2017 is already well-known to be a complicated year for both winemakers and vineyard owners. As mentioned in our July update, there were severe frosts in many wine regions earlier in the year. The implications are uneven ripening and in many cases a total loss of this year’s crop.
Heterogeneous is a good adjective to describe this vintage. Despite the severe conditions, many top estates located along the Gironde estuary escaped the frost and were able to bring their crops to full maturity. Whereas on the right bank, the situation looks bleaker for most properties except those located on the hill tops. Poor weather in September further complicated the vintage for many producers. Undoubtedly, the small harvest will have an impact on prices and may help to clear existing inventory. This will become clearer during the spring en primeur campaign.
The weakness of the pound, due to Brexit and related uncertainties, is a dominant theme when assessing the fine wine market. The fine wine merchants in the secondary market are predominately London-based and the market is traded in sterling. Whether we look at the Liv-ex 1000 or the Liv-ex 100, the recent returns in sterling are attractive, but have been less so in USD or Euros.
Vintage wine market indices should be viewed as mere guidelines and comparing them with major equity indices such as the FTSE 100 or S&P 500 or gold is tenuous at best. While there has been a very long trading history over the past centuries between Bordeaux and London and more recently between other wine producing regions of France and London, the French may turn to Americans, Russians or Chinese in the future, so a weak sterling will become less of an issue.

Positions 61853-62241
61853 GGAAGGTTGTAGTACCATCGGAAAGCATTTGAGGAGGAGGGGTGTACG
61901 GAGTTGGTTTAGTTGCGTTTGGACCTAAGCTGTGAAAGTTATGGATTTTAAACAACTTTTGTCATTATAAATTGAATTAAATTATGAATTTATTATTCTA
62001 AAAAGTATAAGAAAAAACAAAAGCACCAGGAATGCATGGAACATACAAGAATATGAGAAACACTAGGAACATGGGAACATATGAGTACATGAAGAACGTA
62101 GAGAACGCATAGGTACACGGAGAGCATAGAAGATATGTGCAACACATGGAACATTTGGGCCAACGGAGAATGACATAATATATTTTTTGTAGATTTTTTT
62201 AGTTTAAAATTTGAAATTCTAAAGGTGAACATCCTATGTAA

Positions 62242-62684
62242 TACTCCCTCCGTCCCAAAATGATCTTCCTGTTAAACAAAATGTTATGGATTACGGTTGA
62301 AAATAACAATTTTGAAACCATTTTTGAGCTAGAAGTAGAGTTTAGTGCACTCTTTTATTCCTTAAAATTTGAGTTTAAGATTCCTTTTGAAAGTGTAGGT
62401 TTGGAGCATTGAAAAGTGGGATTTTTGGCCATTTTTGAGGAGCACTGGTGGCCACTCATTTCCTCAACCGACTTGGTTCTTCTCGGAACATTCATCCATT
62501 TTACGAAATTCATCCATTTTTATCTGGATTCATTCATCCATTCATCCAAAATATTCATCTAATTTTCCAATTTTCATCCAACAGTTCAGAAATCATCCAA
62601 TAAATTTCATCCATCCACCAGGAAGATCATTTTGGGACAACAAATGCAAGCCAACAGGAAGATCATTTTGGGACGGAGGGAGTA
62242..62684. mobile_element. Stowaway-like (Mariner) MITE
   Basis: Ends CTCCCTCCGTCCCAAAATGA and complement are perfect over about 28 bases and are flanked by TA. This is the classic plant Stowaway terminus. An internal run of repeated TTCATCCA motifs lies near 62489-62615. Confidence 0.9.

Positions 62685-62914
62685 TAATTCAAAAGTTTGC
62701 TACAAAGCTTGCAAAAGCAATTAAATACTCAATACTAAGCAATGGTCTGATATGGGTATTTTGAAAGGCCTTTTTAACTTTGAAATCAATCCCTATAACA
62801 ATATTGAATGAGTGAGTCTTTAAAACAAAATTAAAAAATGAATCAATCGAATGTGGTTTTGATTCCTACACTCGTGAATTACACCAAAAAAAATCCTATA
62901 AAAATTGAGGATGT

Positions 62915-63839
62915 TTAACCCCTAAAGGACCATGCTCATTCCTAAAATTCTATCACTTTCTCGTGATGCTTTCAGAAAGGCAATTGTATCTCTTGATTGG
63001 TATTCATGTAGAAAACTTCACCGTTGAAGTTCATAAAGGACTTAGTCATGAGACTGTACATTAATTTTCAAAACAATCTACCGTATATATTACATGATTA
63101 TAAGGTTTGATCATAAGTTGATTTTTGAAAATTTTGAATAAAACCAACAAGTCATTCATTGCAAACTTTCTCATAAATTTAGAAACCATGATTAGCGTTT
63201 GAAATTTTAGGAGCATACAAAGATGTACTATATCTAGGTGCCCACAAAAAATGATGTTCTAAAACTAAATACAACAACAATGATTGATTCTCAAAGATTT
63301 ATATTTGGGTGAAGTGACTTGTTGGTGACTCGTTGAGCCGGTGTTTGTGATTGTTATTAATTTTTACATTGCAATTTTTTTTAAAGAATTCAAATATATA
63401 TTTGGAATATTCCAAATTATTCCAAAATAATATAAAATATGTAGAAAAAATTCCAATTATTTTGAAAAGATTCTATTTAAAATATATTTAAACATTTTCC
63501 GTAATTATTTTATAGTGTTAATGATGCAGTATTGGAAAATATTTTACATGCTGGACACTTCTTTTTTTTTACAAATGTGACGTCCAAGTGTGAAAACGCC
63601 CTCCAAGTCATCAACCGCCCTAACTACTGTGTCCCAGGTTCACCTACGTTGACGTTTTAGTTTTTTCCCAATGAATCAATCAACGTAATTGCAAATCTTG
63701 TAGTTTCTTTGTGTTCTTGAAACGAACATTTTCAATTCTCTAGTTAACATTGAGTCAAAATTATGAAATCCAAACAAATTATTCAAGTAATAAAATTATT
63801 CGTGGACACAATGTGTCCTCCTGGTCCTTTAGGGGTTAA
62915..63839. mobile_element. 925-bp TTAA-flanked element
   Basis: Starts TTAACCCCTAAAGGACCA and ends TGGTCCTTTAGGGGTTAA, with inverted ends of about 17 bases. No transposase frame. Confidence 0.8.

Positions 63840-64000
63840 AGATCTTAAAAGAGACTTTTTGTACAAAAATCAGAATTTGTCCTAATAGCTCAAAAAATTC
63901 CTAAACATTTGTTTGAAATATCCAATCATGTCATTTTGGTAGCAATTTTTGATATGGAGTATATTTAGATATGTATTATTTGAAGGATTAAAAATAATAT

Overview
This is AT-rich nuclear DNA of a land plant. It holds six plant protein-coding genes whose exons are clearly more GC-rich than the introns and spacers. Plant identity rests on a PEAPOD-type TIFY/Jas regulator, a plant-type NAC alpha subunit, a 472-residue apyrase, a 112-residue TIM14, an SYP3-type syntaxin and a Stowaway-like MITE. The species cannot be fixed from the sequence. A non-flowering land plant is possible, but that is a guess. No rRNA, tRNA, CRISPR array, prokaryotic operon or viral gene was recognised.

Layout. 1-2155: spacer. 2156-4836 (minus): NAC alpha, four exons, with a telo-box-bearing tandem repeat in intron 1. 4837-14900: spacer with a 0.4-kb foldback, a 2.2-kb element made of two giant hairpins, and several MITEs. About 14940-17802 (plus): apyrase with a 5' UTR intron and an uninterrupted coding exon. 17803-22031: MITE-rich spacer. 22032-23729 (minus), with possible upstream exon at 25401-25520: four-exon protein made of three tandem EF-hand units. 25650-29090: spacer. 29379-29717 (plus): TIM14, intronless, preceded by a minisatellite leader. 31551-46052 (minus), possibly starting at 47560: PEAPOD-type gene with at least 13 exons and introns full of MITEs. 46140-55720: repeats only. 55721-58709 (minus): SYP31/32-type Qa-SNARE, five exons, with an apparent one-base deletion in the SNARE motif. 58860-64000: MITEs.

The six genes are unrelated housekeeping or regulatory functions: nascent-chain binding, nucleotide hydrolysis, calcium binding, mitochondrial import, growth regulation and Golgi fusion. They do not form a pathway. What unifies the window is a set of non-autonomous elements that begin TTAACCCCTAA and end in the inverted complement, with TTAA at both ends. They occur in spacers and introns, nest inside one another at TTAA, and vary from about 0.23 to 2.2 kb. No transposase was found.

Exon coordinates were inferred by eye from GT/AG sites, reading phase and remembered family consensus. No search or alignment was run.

In any case, no one should be collecting vintage wine if they may have to depend on it as a near-term financial asset. It should provide pleasure either through future consumption or the passion of collecting a living, dynamic natural product – which leads us to the auction market.
So far this year, all the top auction houses have seen their sales increase, led by the UK and US auction markets. As usual, top wines such as Lafite, Petrus and Domaine de la Romanée Conti (DRC) have attracted strong interest. Of note is that offers from single-owner collections with impeccable provenance have become a major focus. Speaking after their recent wine auction in Hong Kong, Jamie Ritchie, Sotheby’s worldwide head of wine, commented, “The outstanding result of today’s FUX 1 sale (HKD29.5M / USD3.8M) shows that buyers truly value the provenance of single-owner wine collections that have impeccable condition, especially when they have an interesting story behind them.”
In our last update we noted that COFCO, China’s largest foodstuffs conglomerate, entered into a joint venture with wine writer and critic, James Suckling. COFCO Wine & Wine, the importing arm of COFCO, has built a broad distribution network of 400 outlets across 27 Chinese provinces.
Wine & Spirit Education Trust (WSET), the largest global provider of wine and spirits qualifications, released figures that showed mainland China had more participants than the U.S. WSET opened its first international office in Hong Kong this year.
These trends suggest that in the coming years there will be more people interested in consuming wine and as they become older and more affluent, they will undoubtedly wish to consume better and more expensive wines.
Fine wine is of limited supply while poor harvests such as with the 2017 vintage further abate the supply, which, coupled with the increase in demand, will ultimately lead to higher prices.
1 FUX is an award-winning contemporary restaurant in Lech, Austria, founded in 1998, boasting a wine list of 4,000 different wines with over 55,000 bottles, and which was awarded the best wine list in Austria (2015) by Falstaff magazine.